HONESDALE, PA — The Wayne County Commissioners have accepted a proposed budget that includes no tax increase for next year. The commissioners plan to adopt the budget on Thursday, December …
HONESDALE, PA — The Wayne County Commissioners have accepted a proposed budget that includes no tax increase for next year. The commissioners plan to adopt the budget on Thursday, December 24.
The balanced budget of $35,553,008 is substantially lower than 2020’s approximately $37.7 million budget. Chief financial officer Vicky Botjer attributed the reduction chiefly to new accounting methods that “offset reimbursements from county agencies such as 911 and human services directly against the expenses, rather than showing the reimbursements as revenues and the expenses as gross numbers.”
The county estimated “very conservative” revenue due to the unknown effect that COVID-19 will continue to have on the local, state and federal economies, Botjer said.
“For example, [the] boarding of prisoners for other counties in our correctional facility, which has been a substantial amount in the past—we’re just not sure what that’s going to look like,” she said, adding that the county is projecting just modest revenue from the prothonotary and recorder of deeds office.
In order to balance the budget in the face of strained county services, the county will use an estimated $226,000 from its unrestricted fund balance. To limit in-person foot traffic, the court system, prothonotary, register of wills and recorder of deeds have purchased new software and technology. The upgrades—as well as other COVID-19 expenses like masks, hand sanitizer, thermometers, ionizers and barriers, and also hazard and overtime pay for front-line workers—have cost the county about $800,000 and have been funded through CARES Act money.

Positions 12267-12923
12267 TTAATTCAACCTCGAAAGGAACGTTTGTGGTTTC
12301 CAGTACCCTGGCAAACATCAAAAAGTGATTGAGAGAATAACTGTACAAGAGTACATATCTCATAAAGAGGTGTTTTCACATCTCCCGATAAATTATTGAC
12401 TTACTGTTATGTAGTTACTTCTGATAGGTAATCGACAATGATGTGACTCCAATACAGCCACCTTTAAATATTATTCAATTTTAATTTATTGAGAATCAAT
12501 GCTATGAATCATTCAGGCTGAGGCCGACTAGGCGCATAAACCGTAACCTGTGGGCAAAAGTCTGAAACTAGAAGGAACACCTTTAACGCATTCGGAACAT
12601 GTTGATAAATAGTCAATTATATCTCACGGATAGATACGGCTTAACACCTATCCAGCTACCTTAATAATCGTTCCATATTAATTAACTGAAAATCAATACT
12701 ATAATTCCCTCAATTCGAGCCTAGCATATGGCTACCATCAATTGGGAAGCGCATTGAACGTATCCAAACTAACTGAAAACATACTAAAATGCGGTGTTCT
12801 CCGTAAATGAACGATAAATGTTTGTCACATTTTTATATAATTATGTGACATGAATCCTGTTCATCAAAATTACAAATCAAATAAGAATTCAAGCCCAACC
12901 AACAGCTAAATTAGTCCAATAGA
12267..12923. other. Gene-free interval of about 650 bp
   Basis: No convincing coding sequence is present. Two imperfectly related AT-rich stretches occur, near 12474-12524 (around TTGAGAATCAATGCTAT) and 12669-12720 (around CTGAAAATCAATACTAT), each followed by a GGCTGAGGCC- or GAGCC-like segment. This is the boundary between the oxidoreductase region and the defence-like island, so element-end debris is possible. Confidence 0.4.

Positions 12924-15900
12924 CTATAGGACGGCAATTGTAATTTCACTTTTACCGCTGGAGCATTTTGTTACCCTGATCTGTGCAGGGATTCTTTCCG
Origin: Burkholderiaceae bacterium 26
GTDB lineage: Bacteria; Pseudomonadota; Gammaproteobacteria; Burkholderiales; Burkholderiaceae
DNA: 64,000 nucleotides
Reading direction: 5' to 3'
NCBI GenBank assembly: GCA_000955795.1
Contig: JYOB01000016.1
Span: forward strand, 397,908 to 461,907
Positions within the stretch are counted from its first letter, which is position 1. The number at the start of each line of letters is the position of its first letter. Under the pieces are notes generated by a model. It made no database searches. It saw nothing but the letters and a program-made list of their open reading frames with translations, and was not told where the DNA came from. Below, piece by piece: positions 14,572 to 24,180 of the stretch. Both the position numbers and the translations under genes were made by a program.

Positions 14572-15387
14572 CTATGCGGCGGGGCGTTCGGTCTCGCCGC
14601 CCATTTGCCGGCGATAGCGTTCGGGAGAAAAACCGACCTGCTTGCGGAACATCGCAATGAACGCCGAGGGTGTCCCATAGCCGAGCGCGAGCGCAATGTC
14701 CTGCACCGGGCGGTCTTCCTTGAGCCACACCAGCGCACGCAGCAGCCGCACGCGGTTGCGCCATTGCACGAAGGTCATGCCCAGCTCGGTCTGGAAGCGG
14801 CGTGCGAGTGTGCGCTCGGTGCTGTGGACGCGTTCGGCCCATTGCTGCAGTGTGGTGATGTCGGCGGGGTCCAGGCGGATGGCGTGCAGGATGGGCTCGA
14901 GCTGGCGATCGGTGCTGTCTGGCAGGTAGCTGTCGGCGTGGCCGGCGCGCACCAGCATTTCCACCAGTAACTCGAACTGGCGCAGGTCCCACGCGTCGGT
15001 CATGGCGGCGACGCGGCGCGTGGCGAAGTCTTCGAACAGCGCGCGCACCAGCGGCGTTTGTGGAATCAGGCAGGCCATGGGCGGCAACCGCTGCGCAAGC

The budget does not include any expenditures for capital items or projects, Botjer said, however, the county’s energy-saving program, CARES Act funding and bond issue from early in the year have allowed for infrastructural and building improvements.
The largest chunk of the budget, 29.57 percent and more than $10 million, is going toward human services agencies. The other categories include public safety, 23.25 percent; general government, 19.36 percent; judicial process, 14.59 percent; debt service, 6.2 percent; conservation and development, 3.54 percent; public works, 2.37 percent; and culture and recreation, 1.13 percent.
“We’re very, very happy to have a balanced budget that’s conservative, that’s had some [expenditures] removed from it,” commissioner Joe Adams said.
The commissioners also gave Botjer permission to request interest rate quotes on a maximum tax anticipation note of $3 million. A tax anticipation note allows the county to fund its operations throughout the first several months of the year before real estate taxes are collected. Notes must be paid back by the end of the fiscal year and cannot be carried into the following year.
The commissioners also thanked and praised Botjer for preparing next year’s budget. They specifically noted that this has been her first year as CFO, and lauded her ability to learn the new position while adapting to the difficulties posed by COVID-19.
The public can view the proposed budget at the commissioner’s office during regular business hours or online at www.waynecountypa.gov.